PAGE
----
While we didn’t get much done on the tiny cabin, we managed to do a lot around our other home—stuff we’ve been putting off for years. The improvements have been largely cosmetic (painting), though we managed a few practical ones as well (replacing broken ceiling fans and old light switches/outlets). We’ve also cleaned out closets and cabinets and–gasp–even our bookshelves (though not nearly enough).
All combined, this has been a lot of work. But each job actually just needed a little close attention. Sometimes I think my life can be summed up by a Gary Snyder haiku:
After weeks of watching the roof leak
I fixed it tonight
by moving a single board
I’m persnickety about many things, but other things I overlook—even if the roof leak is hitting me in the face as I try to sleep. But a life event, I’ve learned, can shake up my complacency—in this case, for the better.
My office, which has been in a perpetual state of disorder since I left for graduate school five years ago, is showing signs of organization, or at least less clutter. When my husband and I changed jobs and moved, paperwork, power cords, and junk went into boxes. I’m cleaning out tubs with bills from 2012 in them and file folders from before we married in 2005.
You may be wondering: this from people who want to live in a tiny house?
Let me just say that the junk is a big part of the reason I want to live in a tiny house. When I was a senior in high school, our house caught fire. Only the kitchen was destroyed, but I’ve often wondered what a relief it would have been had we lost everything. The temptation to start with a clean slate, to have a “do-over,” is strong. When I went to graduate school, I took only what I could fit in my car and lived in a 400 square ft. studio apartment. Other than loud neighbors on all sides and a bus stop outside my window where drunk college students lined up 3-4 nights a week, the place was great. Later I rented a single bedroom, windows facing a shady Florida backyard, cardboard boxes part of my décor and furniture. These were happy times—despite being in school, I seemed to have, well, time. Time to read, to walk, to clean. My daily “to do” list did not involve going through the past fifteen years of accumulated stuff. I left it all behind, and I would have been content never to see it again, to light it on fire and watch the ashes fly.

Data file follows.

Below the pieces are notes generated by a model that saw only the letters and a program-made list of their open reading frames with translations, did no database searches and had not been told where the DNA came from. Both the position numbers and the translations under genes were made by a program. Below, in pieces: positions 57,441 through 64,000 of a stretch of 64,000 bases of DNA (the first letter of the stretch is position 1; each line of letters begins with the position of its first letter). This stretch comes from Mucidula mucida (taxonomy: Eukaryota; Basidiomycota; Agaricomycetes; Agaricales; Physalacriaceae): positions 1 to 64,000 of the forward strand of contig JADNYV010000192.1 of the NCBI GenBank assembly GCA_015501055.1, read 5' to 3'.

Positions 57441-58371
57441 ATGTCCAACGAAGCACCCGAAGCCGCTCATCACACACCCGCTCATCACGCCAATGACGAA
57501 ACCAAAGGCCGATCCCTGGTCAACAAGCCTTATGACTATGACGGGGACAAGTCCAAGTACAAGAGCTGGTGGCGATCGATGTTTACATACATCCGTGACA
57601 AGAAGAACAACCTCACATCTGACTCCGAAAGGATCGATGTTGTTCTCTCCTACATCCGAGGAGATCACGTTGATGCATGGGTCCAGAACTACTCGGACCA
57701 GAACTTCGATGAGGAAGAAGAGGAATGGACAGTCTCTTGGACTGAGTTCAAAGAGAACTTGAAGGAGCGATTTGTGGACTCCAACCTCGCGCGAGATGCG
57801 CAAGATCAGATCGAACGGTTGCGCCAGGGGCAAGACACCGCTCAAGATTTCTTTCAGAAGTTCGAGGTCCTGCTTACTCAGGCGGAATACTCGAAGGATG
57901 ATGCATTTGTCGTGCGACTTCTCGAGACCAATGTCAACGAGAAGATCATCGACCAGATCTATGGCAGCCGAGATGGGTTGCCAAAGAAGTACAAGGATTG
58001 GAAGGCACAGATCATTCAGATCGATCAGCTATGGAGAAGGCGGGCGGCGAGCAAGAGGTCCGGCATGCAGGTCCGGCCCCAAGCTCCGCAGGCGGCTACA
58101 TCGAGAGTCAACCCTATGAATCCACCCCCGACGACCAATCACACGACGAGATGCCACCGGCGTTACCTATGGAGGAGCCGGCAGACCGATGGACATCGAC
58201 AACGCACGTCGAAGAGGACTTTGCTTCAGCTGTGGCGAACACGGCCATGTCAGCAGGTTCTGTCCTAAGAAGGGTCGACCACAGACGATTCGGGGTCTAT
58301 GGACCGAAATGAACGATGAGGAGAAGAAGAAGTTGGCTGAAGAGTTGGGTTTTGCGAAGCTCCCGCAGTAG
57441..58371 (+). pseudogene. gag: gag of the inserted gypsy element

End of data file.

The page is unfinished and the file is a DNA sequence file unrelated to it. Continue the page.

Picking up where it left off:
But whether it’s actual possessions or emotional baggage, I had to confront it sooner or later. And knowing that a baby will be here in roughly six weeks has brought a no-nonsense attitude toward the stuff. I feel like I’m having an “everything must go” sale except I’m just walking it out to the trash bin.
The past is useful only insofar as it doesn’t weigh me down. As Springsteen said in “Land of Hopes and Dreams,” “we’ll take what we can carry / and leave the rest.”
And right now, the only thing I want to carry is our new bundle of joy!
Some pictures from the family baby shower. My mother, craft woman extraordinaire, made the decorations.